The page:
Last night dram of the BTC 2017 was a nasty surprise from the organizers. Nasty as who would have think of a handfill (!!!) from Glenfiddich distillery (!!!!), no less and no more! As expected, nobody managed to guess the distillery. It was a good dram and it reaffirms my belief from my two last Glenfiddich reviews (here and here) that they should stop chill filtering and bottle in higher strength.
And how did I do with my guess? I got points for region as it was clearly a Speyside offering and totally missed on the ABV. I kind of screwed up on the age guess. I felt it’s low to mid teens offering (I have witnesses for this claim!), but I over thought it and thought maybe it’s younger cask with a mature profile, so guessed too low instead of getting another 30-40 points.
Glenfiddich 15 Year Old Handfilled Batch #47 (56.9%)
Pic of a similar batch. Credit: whiskybase.com
Nose: Smooth but also hides lots of energy below the surface, honey, quite a restrained nose. Then fruitiness shows up (still somewhat muted) with pears, apricot and peaches, citrus inner (bitter) peels, bubble gum (think bazooka), cinnamon and nuts. With time fruitier. Continue reading
Day 4 of the BTC 2017 competition brought me the first Ballechin I tasted. For those who don’t know it, Ballechin is the peated whisky distilled in Edradour distillery. In our case it’s a 12 year old Ballechin, distilled in 2004 and matured in Manzanilla sherry cask #278 that was bottled in 28.10.2016 after yielding 495 bottles.
When I sniffed and tasted it, my first reaction was: this is no Islay peat. But then I recalled a virgin oak Octomore single cask which held a very similar profile so it was either peated laddie or product outside Islay. I went for young age (7 years) thinking of an overly active cask with ABV of 53%. For distillery, at the last minute I decided it’s not an Islay whisky so I went with something unexplored and ‘funky’ (at least for me), Ballechin and good thing I went this way because I was right on this and wrong on the rest. At least I got some points!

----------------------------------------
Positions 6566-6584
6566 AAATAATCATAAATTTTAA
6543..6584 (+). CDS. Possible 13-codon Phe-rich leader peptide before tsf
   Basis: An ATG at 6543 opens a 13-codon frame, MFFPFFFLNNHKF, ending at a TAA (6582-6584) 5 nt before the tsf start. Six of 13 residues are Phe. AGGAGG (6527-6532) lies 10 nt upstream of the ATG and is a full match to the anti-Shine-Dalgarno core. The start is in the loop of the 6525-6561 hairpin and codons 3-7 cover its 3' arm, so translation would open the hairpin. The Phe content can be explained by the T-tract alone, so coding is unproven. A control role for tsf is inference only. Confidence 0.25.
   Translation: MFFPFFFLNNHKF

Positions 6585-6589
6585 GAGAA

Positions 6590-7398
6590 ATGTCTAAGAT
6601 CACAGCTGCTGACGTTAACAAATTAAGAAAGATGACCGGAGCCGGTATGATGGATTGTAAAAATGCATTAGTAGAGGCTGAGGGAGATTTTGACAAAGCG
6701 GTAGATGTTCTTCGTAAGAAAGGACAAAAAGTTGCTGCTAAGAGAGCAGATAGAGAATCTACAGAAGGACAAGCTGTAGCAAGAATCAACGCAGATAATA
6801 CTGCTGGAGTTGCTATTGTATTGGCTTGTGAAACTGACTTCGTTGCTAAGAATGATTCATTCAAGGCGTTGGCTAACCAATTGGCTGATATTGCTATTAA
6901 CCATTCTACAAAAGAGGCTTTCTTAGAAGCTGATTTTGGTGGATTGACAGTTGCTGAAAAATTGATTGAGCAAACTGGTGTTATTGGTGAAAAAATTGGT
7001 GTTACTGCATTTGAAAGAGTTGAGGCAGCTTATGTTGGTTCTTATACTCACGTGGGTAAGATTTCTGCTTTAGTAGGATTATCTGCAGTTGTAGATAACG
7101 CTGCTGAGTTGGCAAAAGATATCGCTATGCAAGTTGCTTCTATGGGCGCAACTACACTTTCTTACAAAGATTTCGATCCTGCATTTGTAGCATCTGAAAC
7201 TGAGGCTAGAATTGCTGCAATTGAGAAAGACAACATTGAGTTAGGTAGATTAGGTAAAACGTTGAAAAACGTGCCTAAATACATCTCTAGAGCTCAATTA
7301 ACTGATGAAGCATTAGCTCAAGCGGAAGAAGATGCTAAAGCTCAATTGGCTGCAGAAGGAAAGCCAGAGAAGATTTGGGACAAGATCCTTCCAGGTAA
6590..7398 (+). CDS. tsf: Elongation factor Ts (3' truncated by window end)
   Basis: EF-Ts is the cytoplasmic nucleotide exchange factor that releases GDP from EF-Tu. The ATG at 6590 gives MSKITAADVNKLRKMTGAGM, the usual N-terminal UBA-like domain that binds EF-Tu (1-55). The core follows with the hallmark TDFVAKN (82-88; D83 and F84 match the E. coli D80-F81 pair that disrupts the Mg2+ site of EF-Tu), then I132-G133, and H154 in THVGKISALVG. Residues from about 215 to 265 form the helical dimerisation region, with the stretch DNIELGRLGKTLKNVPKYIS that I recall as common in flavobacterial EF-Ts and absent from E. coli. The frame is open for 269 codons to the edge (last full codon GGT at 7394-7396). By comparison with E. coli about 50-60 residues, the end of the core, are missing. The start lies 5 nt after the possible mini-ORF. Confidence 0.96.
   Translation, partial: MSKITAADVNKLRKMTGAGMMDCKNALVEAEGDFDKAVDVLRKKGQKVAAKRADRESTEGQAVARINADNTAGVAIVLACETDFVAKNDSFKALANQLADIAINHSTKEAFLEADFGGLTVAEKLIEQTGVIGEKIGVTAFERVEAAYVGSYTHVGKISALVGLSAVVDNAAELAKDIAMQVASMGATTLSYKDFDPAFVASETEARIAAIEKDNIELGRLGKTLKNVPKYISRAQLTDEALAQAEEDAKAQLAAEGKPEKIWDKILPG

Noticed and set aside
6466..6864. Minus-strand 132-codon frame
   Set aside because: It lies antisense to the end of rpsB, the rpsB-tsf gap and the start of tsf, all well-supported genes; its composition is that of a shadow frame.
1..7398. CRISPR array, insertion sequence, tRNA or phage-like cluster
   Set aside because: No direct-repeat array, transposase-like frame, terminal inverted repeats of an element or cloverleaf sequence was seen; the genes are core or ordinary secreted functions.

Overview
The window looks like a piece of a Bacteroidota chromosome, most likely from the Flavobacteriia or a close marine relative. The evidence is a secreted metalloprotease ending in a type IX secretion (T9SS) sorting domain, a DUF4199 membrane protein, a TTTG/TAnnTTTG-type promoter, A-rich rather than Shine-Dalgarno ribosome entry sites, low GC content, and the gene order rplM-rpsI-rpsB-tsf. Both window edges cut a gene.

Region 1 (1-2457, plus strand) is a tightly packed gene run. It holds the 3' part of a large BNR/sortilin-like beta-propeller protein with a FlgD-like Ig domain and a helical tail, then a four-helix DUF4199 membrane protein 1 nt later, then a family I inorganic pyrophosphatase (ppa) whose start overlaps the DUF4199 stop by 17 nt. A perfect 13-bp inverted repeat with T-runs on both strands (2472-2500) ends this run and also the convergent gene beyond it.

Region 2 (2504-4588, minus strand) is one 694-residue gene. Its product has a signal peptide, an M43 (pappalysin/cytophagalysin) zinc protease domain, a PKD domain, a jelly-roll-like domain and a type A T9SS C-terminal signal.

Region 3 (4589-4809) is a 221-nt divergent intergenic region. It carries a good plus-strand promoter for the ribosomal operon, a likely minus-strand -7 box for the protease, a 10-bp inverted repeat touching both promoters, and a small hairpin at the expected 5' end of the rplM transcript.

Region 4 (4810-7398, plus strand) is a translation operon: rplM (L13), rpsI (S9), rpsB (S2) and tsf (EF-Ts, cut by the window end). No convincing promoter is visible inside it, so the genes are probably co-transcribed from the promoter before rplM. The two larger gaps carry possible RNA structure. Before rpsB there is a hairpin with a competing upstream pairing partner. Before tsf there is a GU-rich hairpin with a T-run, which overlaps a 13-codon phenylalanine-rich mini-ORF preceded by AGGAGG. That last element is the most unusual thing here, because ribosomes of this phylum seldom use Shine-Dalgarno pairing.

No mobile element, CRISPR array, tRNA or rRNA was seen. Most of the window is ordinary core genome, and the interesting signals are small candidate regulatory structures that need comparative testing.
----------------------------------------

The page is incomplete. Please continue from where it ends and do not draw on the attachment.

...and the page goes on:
Ballechin 2004 12 Year Old Manzanilla Sherry Cask (55.6%, cask #278)
Nose: Smoky. sweet oak, tons of burnt wood smoke, ashes in the background, some special cask or maybe a heavily recharred/toasted cask? reminds me a single cask virgin oak Octomore. Continue reading
Today I review a young single cask Benromach (from 2008) that was bottled earlier this year for whiskysite.nl shop. 231 Bottles were bottled from cask 347 at 59.5% and a few of those entertained us on the 3rd day of the BTC 2017 competition.
I didn’t have much free time to tackle this dram so wrote some quick notes and went with a gut feeling guess of a young Caol Ila. I got points for age but nothing else. Maybe if I could sit down with this dram properly I could (and should) recall those 2008 Benromach that flooded the market last year.
Benromach 2008 for whiskysite.nl (59.5%, €64,99)
Nose: Rich and oily, lots of sweet malt and vanilla along with fairy big earthy peat note. And after a while there’s also a distinctive smoky note, honey, salt, some tropical fruits. Continue reading
After a decent start to the BTC 2017 competition, came day 2 and embarrassed me.
Wolfburn No. 128 was the blind sample for this day and unfortunately (for me) it is one of the few official Wolfburn releases I haven’t tasted, not that I’m sure it would help…
I immediately felt it’s some OB whisky and not independent bottler bottle with a 46% offering (which is where I scored my points), but it felt much older with a gentle offering (no rough and burning liquid here) and matured in some old/weak refill sherry cask so it threw me off the course complexity for age and distillery guesses. I debated between Highlands and Islands regions and finally settled on Highland Park so even though I didn’t get points for this selection, at least I was very very close geographically!